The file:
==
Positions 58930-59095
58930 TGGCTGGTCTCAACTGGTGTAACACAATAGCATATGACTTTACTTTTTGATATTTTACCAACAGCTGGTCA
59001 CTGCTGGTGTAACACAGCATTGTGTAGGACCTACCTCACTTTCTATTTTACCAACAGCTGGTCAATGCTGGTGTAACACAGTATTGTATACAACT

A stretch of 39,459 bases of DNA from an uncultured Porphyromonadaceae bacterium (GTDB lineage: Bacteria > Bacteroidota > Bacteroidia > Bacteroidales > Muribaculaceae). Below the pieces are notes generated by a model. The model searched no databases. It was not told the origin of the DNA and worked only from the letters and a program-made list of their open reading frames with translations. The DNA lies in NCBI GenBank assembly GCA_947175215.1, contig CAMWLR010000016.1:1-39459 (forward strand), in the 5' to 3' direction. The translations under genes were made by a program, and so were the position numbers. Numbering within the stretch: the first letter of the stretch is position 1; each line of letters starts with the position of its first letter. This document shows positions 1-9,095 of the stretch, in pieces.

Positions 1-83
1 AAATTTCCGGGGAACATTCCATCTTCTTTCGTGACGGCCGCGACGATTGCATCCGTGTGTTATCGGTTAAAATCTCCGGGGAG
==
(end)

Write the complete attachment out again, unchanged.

Positions 58930-59095
58930 TGGCTGGTCTCAACTGGTGTAACACAATAGCATATGACTTTACTTTTTGATATTTTACCAACAGCTGGTCA
59001 CTGCTGGTGTAACACAGCATTGTGTAGGACCTACCTCACTTTCTATTTTACCAACAGCTGGTCAATGCTGGTGTAACACAGTATTGTATACAACT

A stretch of 39,459 bases of DNA from an uncultured Porphyromonadaceae bacterium (GTDB lineage: Bacteria > Bacteroidota > Bacteroidia > Bacteroidales > Muribaculaceae). Below the pieces are notes generated by a model. The model searched no databases. It was not told the origin of the DNA and worked only from the letters and a program-made list of their open reading frames with translations. The DNA lies in NCBI GenBank assembly GCA_947175215.1, contig CAMWLR010000016.1:1-39459 (forward strand), in the 5' to 3' direction. The translations under genes were made by a program, and so were the position numbers. Numbering within the stretch: the first letter of the stretch is position 1; each line of letters starts with the position of its first letter. This document shows positions 1-9,095 of the stretch, in pieces.

Positions 1-83
1 AAATTTCCGGGGAACATTCCATCTTCTTTCGTGACGGCCGCGACGATTGCATCCGTGTGTTATCGGTTAAAATCTCCGGGGAG